All posts by Admin

Latest tweets


Rutter’s Magnificat

Saturday 9 December 2017, 7.30pm, St Mary’s Church, Kippington, Sevenoaks

Poster for Cantate Choir's Christmas Concert in 2017, Rutter's MagnificatOur next concert is on Saturday 9 December at St. Mary’s Church, Kippington, Sevenoaks. This is a Christmas concert including John Rutter’s Magnificat, and music by Poulenc, Bach, Mendelssohn and more.  The Magnificat is an uplifting piece, combining many colourful styles, from sections full of lively energy to moments of peaceful reflection; and it includes the lovely setting of the old English poem ‘Of a Rose’.  Robin Walker will conduct and our organist for the evening will be Riccardo Bonci.

Trevor Eliot-Bowes

Trevor performed with the Cantate Choir in the Handel’s Messiah in January 2016.

TrevorEliotBowes2015Colour300W

Bass-baritone Trevor Eliot Bowes was born in Victoria, Canada and studied at the University of Toronto and RSAMD. He made his British debut as Trulove in The Rake’s Progress at the Aldeburgh Festival where he has also performed Purcell’s King Arthur and The Faerie Queen. Trevor has performed in St. Petersburg, Moscow and Hamburg as Fedro in Mattheson’s Boris Goudenow for Early Music Russia and in Strasbourg for Le Parlement de Musique. Concert performances include the Thief in Grieg’s Peer Gynt with the RSNO, Bach Cantatas under Helmuth Rilling in Toronto and Brahms’ Ein Deutsches Requiem at the Usher Hall, Edinburgh. Trevor was formerly a full-time member of Opera North, where highlights include Talbot in Maria Stuarda opposite Sarah Connolly, and the drum-maker in Jonathan Dove’s The Adventures of Pinocchio. Recent engagements include Marschallin’s Footman/Boots in Der Rosenkavalier at Glyndebourne, Castro in La Fanciulla del West at English National Opera and a recording of Balfe’s Satanella (Arimanes) under Richard Bonynge to be released on Naxos in 2016. Trevor is now a full-time member of English National Opera.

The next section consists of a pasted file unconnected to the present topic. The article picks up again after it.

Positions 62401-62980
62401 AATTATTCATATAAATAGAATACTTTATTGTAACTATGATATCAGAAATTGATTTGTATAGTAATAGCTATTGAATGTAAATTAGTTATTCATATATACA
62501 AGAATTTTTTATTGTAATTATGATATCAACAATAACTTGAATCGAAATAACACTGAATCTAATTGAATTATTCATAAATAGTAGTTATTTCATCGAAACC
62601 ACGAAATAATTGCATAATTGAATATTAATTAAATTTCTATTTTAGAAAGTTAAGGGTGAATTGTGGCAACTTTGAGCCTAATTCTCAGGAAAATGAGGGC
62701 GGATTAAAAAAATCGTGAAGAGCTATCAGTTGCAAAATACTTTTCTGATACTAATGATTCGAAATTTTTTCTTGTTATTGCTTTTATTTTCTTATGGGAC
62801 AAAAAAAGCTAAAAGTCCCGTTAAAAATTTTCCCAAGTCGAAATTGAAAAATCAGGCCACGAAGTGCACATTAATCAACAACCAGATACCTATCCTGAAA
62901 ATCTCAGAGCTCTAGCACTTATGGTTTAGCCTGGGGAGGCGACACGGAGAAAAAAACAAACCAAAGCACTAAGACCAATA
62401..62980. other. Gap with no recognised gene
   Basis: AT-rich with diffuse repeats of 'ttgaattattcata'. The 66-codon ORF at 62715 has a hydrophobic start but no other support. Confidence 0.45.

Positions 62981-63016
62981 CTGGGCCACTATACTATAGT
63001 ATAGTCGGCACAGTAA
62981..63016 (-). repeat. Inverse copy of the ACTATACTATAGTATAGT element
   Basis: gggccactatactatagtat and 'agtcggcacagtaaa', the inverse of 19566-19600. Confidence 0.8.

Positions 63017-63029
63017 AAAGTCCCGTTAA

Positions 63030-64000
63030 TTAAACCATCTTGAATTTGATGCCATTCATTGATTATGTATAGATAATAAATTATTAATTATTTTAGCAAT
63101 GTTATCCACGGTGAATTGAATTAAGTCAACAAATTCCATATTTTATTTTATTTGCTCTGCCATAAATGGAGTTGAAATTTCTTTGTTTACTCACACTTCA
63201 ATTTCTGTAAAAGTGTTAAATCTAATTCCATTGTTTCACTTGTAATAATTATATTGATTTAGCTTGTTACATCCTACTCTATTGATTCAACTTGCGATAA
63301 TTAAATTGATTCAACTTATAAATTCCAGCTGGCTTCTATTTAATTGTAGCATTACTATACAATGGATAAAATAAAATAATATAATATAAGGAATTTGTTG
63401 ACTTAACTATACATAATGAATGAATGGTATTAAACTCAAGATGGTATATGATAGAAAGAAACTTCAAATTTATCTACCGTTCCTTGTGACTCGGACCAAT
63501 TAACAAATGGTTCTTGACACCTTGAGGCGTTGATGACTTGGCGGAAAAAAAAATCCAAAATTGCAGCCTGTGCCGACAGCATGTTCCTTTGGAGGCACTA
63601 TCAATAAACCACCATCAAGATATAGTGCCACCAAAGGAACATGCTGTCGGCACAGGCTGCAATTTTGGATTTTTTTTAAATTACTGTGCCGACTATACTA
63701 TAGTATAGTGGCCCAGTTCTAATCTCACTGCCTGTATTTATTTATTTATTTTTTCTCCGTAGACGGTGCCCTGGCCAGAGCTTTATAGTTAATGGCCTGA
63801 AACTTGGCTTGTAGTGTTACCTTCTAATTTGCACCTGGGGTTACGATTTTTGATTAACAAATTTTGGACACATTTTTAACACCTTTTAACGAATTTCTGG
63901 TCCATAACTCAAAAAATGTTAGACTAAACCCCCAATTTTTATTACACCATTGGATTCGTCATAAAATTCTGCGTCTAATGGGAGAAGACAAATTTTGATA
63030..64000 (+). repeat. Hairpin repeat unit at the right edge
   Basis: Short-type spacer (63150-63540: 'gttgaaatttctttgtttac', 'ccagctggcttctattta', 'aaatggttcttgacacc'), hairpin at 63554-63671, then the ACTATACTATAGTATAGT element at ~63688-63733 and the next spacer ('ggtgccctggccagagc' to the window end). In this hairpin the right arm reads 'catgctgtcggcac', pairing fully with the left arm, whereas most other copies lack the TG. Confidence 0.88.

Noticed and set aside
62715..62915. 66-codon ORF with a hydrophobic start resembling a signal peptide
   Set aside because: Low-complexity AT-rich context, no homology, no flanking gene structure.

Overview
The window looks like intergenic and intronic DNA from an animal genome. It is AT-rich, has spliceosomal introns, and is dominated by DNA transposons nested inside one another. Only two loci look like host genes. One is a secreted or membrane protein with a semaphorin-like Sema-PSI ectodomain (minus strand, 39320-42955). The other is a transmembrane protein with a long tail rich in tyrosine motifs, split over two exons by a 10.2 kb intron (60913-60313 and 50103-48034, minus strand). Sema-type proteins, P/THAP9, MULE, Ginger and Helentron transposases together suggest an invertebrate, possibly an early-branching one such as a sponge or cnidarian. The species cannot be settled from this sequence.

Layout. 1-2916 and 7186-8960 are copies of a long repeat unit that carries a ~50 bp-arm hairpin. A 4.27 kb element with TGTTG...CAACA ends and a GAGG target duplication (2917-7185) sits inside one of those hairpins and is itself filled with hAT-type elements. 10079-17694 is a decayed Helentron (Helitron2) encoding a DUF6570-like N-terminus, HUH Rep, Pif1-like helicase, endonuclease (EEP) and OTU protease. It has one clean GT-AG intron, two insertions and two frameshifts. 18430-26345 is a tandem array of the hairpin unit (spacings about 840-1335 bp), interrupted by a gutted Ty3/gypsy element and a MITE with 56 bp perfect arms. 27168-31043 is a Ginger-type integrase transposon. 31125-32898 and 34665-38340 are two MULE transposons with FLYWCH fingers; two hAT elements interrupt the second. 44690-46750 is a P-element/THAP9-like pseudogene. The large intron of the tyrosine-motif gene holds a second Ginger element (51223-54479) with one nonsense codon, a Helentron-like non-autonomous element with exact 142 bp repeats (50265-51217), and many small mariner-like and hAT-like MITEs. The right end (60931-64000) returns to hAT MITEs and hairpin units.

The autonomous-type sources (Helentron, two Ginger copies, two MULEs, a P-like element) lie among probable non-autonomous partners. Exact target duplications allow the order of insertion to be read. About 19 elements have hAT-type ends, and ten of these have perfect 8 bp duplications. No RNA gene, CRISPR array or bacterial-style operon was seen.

Tom Randle

Tom performed with the Cantate Choir in the Handel’s Messiah in January 2016.

Tom Randle, TenorPhotograph: Clare Park

Tom Randle began early studies in conducting and composition, but a scholarship to study voice soon meant a change in career direction. He made his début with the English National Opera as Tamino in The Magic Flute and has repeated the role with great success at Deutsche Oper Berlin, Glyndebourne Festival Opera, Hamburg, New Zealand and the Covent Garden Festival. Well known for his vivid and committed stage portrayals and a unique ability to embrace a wide variety of repertoire, Tom has emerged as one of the most exciting and versatile artists of his generation.